Flyfishing is deadly effective at this time of year–and not just for stream trout.
Take fishing channels and back bays for panfish, for example. Bobber fishing is great–unless you’re the 77th person in the last week to dangle your jig in front of a brushpile. Once fish become wary or ignore your offerings, try something different.
It’s not unusual to pull in between a couple of other boats, or to fish from shore…lay out a streamer or nymph to the same area the bobberers have been fishing with poor results…and begin catching fish after fish from the same spots.
The near-weightless, slow horizontal movement of a fly is virtually impossible to duplicate with other tactics, and it stands out amidst the crowd when fish are sore-jawed or fussy. Catching sunfish is no surprise, although you’ll likely be amazed how well crappies respond to this universal tactic.
How about fishing for suckers? Sucker runs are on right now in many waters, and small creeks and streams are loaded with them. Sure, you could use a splitshot rig to slowly tumble a piece of nightcrawler downstream through pools where suckers gather. But why not try the same small streamer or nymph trick you’d use for panfish? It’s remarkable what you’ll catch, and it’s loads of fun. In fact, you just might nail a few trout along the way. You never know what you might hook up with while springtime fly fishing.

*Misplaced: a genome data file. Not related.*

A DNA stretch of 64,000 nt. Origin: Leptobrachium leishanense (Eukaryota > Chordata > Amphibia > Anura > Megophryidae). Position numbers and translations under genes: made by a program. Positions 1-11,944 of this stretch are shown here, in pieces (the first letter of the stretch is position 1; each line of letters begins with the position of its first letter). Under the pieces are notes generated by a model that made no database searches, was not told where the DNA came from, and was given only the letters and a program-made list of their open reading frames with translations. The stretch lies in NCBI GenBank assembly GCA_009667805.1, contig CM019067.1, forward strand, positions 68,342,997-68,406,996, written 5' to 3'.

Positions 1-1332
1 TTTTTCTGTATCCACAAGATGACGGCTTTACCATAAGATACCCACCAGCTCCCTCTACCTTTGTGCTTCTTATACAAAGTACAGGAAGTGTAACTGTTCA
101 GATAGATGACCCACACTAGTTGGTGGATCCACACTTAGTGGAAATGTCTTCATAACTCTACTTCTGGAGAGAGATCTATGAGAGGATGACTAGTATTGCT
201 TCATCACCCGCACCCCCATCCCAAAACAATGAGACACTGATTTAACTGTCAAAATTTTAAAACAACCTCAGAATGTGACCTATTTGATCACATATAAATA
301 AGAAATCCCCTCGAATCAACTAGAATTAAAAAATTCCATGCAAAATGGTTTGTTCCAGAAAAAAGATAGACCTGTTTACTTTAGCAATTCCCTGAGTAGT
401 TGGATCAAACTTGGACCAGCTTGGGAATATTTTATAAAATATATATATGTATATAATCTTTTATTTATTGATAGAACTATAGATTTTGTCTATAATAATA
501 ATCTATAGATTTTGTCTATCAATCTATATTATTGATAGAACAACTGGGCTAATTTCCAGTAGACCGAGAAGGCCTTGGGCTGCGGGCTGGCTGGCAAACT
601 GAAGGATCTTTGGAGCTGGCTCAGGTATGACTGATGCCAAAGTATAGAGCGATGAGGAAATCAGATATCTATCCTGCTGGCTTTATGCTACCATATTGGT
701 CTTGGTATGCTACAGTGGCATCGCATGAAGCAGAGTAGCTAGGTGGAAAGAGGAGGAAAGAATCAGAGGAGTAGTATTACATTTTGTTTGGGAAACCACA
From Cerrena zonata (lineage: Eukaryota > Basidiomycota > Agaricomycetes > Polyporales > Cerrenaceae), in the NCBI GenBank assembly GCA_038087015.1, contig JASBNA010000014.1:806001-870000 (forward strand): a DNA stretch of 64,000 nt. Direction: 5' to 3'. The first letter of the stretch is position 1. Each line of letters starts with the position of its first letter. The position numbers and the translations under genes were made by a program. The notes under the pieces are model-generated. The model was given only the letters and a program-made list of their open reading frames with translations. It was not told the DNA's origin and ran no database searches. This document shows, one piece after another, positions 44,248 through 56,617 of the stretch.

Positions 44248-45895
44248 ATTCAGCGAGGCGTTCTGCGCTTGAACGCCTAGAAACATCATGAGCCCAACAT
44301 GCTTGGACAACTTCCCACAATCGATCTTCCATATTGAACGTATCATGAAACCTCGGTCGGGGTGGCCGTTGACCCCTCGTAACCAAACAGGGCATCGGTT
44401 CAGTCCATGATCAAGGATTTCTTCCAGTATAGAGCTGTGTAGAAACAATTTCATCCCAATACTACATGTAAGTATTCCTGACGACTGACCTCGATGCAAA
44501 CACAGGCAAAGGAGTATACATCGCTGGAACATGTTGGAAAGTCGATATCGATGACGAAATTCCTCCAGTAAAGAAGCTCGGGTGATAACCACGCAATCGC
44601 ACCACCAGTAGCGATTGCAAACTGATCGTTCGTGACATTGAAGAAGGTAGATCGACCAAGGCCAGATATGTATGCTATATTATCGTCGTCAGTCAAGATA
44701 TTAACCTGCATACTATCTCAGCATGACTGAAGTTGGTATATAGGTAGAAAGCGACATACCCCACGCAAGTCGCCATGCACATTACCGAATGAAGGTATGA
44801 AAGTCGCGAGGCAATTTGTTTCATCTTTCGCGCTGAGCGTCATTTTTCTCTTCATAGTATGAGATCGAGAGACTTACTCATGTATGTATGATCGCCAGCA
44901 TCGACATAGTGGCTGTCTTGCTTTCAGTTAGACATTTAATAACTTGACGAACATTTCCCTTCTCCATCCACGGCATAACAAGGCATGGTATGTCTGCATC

Carp are another species that respond well to a fly. When megaschools of carp flood the shallow back ends of bays in spring, they are spooky at best.
Most folks anchor and toss out a lightly weighted snell rig baited with corn. Why not try a fly rod, laying a nymph out in front of a school of approaching carp? Effective at times–admittedly frustrating at others–it’s a fun alternative to traditional spring tactics.
Oh, yeah. Along the way, you might even catch a few of those “other” fish–bass, pike, maybe even the occasional walleye or muskie. They’re all shallow in spring, in great position to be caught on a fly.